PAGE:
Monthly Archives: November 2017

A Trio of Thanksgiving Tips

The week of Thanksgiving is an abundance of riches when it comes to topics for financial bloggers.  Travel…food…shopping.  These three things are all at the front of my mind and I’m having a hard time deciding.  So this week, you get a three-for-one.

Holiday travel is the worst…especially if you are flying.  Every time I fly, it seems like it’s less fun than the time before (and I assure you—it hasn’t actually been fun in many, many years).  But one thing remains constant when I travel.  I always throw an empty water bottle and travel coffee mug into my carry-on bag.  Most airports (including the tiny University Park airport) have bottle filling stations by the water fountains, so I can fill my water bottle once I’m through security and be set for the trip without buying expensive throwaway bottles.  And most places (including airport Starbucks stores) offer reduced pricing on coffee if you bring your own travel mug.  Carrying my own drinking vessels saves me a bundle when I fly!

Thanksgiving is a holiday that revolves around the family table.  But when the meal is complete and the dishes are done, my favorite part of the holiday is still to come:  the leftovers.  It’s so rare in today’s busy world that we prepare a large meal with lots of sides and a huge entrée.  But Thanksgiving usually means a full turkey.  Which almost always means leftovers.  So now is the time to make those turkey salad sandwiches and Google recipes for casseroles made with leftover turkey.  Freeze some for later.  And enjoy the fruits of the Thanksgiving meal for weeks to come.

And if you’ve been anywhere near a TV in recent days, you are more than aware that the busiest shopping day of the year is coming up on Friday.  I’m a sucker for a good sale and love early morning shopping on Black Friday.  But I never go at it blind.  I like to make a plan.  There are certain items I’m looking for as Christmas gifts, and there are some things I want for my home that I’ve been waiting for sale pricing on.  I’ll sit down Thursday night with the sale flyers from the newspaper and plan my attack.  Once I know what I’m buying where, I’ll compare store opening times and locations and make my list.  Usually I’m done shopping and back home by 8 am (and I usually don’t start until at least 6 am).  Shopping with a list is pretty efficient.  The key to not spending too much is to not stray from the list.  No impulse shopping means no overspending.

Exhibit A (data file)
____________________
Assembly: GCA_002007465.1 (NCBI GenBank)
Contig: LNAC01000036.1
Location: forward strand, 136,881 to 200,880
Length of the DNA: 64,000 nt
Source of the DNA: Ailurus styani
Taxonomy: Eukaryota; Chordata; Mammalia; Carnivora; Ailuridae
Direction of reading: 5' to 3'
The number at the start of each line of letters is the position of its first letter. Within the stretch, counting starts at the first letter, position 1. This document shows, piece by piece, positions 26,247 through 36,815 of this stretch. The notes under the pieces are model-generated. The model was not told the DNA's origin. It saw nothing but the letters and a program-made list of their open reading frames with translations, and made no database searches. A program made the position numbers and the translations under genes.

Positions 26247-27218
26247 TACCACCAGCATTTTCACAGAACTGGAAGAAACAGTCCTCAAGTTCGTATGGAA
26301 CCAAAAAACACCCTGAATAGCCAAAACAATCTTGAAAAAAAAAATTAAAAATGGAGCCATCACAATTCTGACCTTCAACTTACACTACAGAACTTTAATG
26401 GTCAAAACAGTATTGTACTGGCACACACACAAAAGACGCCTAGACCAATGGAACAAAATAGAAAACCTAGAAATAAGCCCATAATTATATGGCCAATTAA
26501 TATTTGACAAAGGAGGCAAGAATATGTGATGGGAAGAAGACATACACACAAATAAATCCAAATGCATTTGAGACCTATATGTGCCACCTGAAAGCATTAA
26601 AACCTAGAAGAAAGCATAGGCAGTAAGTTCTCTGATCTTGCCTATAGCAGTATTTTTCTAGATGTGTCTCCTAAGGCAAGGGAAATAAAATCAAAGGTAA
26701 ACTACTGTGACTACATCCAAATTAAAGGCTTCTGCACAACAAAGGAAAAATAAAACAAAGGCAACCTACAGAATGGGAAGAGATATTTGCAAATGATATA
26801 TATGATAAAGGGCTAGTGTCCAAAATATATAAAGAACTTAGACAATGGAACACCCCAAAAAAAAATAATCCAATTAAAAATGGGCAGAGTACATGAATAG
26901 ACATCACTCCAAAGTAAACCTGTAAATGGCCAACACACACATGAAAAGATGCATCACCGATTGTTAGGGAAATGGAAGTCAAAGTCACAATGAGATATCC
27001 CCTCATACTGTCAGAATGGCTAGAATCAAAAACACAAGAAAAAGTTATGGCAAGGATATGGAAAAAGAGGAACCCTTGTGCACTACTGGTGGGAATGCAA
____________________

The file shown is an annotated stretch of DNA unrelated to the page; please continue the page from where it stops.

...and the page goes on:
Happy Thanksgiving!!


For just a few dollars more…

I hate talking on the phone with a representative from the cable company.  It seems like they are always misleading.  That’s part of the reason that I became a cord cutter several years ago.  And usually I’m pretty good at not answering my phone when they call me to try to sell me services I don’t want.  But they caught me last week and I found myself on the phone with the cable people.

They tried to offer me a “great deal” to add cable television to my internet plan, keeping my costs basically the same.  Having been down this road before, I asked them to expand on what they meant by “basically the same.”  I asked specifically what would happen to the price if they were to add in taxes, fees, and the cost of renting a cable box.  Then “basically the same” turned into “only a few dollars more per month.”

I didn’t stay on the phone long enough to find out exactly what “a few dollars more” actually translated to.  I just declined.  Because “a few dollars more” is too much for me to pay for something I don’t want.  I don’t want cable.  I like having to carefully choose what television shows I use to escape life.  Hulu and Dish Sling and Netflix give me all of the TV I could possibly need.  Cable would load me up with excess channels I don’t care about.  It would burden me with an electricity sucking cable box.  And it would make it difficult for me to unburden myself from the cable company when whatever promo deal they were trying to sell me expires and they jack up the price (it took me about 40 minutes on the phone to cancel cable in the first place!).

I just said no.  They tried to tell me it was a deal I couldn’t afford to decline.  But any price at all is simply way too much when you are paying it for something you don’t want or need.  There’s a big difference between a bargain price and a burden.  Wise people can recognize the difference.